NGC Certifies Mint Error on Great Smoky Mountains 5 Oz Silver Coins


Numismatic Guaranty Corporation (NGC) has identified missing mintmarks on a handful of 2014 Great Smoky Mountains America the Beautiful 5-Ounce Silver Coins. These coins have a reverse showcasing a historic log cabin found within the national park in Tennessee.

2014 No P Great Smoky Mountains 5oz Silver Coin Mint Error SP69
2014 Great Smoky Mountains America the Beautiful 5-Ounce Silver Coin with the “No P” Mint Error, graded NGC SP 69

America the Beautiful coins were introduced by the United States Mint in 2010, and they will continue until at least 2021. Five different designs are released annually with each honoring a unique site of national interest. Each design appears for a time on quarter dollars, on 5-ounce silver uncirculated coins for collectors, and on 5-ounce silver bullion coins for investors.

Both 5-ounce versions are produced at the U.S. Mint’s facility in Philadelphia. The bullion issues have a brilliant, reflective finish and no mintmark while the collector uncirculated issues have a "vapor-blasted" matte finish and carry the Philadelphia Mint’s "P" mintmark. The bullion coins are sold through U.S. Mint Authorized Purchasers while the uncirculated coins are sold directly to consumers by the U.S. Mint.

A sharp-eyed NGC grader was surprised to find four 2014 Great Smoky Mountains 5-Ounce Silver Uncirculated Coins that were missing the "P" mintmark. They were submitted by Modern Coin Mart, an NGC Authorized Dealer, as part of a larger group of Great Smoky Mountains 5-Ounce Silver Uncirculated Coins.

"It is exciting to find such a significant mint error several years after these coins were issued," said David J. Camire, NGC Finalizer and mint error specialist. "This shows that you should always look closely at your coins, even special issues sold by the U.S. Mint."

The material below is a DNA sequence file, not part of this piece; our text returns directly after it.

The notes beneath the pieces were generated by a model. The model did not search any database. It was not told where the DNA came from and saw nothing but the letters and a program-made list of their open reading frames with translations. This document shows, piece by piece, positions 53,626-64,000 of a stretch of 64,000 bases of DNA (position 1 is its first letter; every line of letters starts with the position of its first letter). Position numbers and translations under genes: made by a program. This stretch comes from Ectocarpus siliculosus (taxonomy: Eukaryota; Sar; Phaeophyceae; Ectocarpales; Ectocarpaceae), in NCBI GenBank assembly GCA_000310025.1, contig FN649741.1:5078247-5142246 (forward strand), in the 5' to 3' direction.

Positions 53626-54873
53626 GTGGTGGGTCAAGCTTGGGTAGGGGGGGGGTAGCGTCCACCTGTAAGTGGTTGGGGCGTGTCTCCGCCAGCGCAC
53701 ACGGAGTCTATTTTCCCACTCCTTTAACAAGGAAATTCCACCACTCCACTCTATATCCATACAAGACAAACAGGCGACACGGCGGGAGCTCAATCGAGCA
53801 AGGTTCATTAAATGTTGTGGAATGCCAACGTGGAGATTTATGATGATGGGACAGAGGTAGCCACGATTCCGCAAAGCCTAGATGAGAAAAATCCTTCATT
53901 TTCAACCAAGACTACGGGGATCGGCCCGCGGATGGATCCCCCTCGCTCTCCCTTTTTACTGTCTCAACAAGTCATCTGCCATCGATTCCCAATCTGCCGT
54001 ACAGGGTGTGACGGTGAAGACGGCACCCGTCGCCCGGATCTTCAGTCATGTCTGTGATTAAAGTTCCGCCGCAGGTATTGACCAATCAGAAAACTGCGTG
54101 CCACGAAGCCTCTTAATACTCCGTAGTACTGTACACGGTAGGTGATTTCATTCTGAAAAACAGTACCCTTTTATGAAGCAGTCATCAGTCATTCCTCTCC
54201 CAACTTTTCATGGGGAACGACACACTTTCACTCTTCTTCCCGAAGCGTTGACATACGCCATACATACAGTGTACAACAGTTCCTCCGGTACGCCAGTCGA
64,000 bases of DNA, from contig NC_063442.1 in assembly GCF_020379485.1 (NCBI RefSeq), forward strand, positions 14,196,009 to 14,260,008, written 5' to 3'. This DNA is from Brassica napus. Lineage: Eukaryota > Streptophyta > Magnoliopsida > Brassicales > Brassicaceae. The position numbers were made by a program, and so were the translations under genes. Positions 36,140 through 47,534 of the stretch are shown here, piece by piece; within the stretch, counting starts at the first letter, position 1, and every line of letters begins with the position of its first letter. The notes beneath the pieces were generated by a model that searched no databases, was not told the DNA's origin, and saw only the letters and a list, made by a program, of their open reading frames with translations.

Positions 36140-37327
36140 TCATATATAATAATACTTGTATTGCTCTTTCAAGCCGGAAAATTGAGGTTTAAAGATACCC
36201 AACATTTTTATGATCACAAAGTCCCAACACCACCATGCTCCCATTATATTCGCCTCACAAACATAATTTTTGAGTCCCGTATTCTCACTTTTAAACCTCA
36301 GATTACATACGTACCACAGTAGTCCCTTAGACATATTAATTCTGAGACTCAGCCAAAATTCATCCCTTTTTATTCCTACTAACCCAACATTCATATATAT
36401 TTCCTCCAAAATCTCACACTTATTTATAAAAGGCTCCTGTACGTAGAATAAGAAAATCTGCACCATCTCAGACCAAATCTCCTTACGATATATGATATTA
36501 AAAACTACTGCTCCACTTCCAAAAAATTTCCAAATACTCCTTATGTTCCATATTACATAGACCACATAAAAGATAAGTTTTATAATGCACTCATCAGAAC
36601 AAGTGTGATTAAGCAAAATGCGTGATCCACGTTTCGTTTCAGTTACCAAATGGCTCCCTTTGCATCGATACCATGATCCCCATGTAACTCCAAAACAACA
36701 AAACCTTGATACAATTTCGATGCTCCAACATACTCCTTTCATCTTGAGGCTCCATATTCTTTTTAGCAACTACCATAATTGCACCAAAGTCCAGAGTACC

All of the coins had arrived at NGC in standard U.S. Mint packaging for uncirculated 5-ounce issues and the error was unnoticed until the first NGC grader examined them. A fifth example was discovered in a separate submission.

Camire believes the error happened when coins intended to be sold as bullion versions (and therefore without the "P" mintmark) were accidentally mixed with coins designated to be vapor-blasted, which happens after the coins are struck. The vapor-blasted missing mintmark coins were then individually packaged along with the other uncirculated issues and sold by the U.S. Mint. It is not known how many of these errors were released, or if others await discovery.

The Great Smoky Mountains 5-Ounce Silver Uncirculated Coin launched on April 7, 2014. Issued for $154.95 apiece, they reached final unaudited sales of 24,710.

The Great Smoky Mountains 5-Ounce Silver Bullion Coin was released on March 17, 2014 with distributors selling them for a small premium above their melt value. The U.S. Mint temporarily ran out of coins on April 21, 2014 when sales reached 23,000. Their sales resumed May 5, 2014 and continued until the coin sold out at 33,000 on September 30, 2014.

The missing mintmark coins have been attributed as 2014 No "P" with the Mint Error designation on the NGC certification label. NGC recognizes most major mint errors under its Mint Error service tier.

For information about NGC and its grading services, visit

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Joe C.

Interesting. I wonder how many more are out there and what is it worth?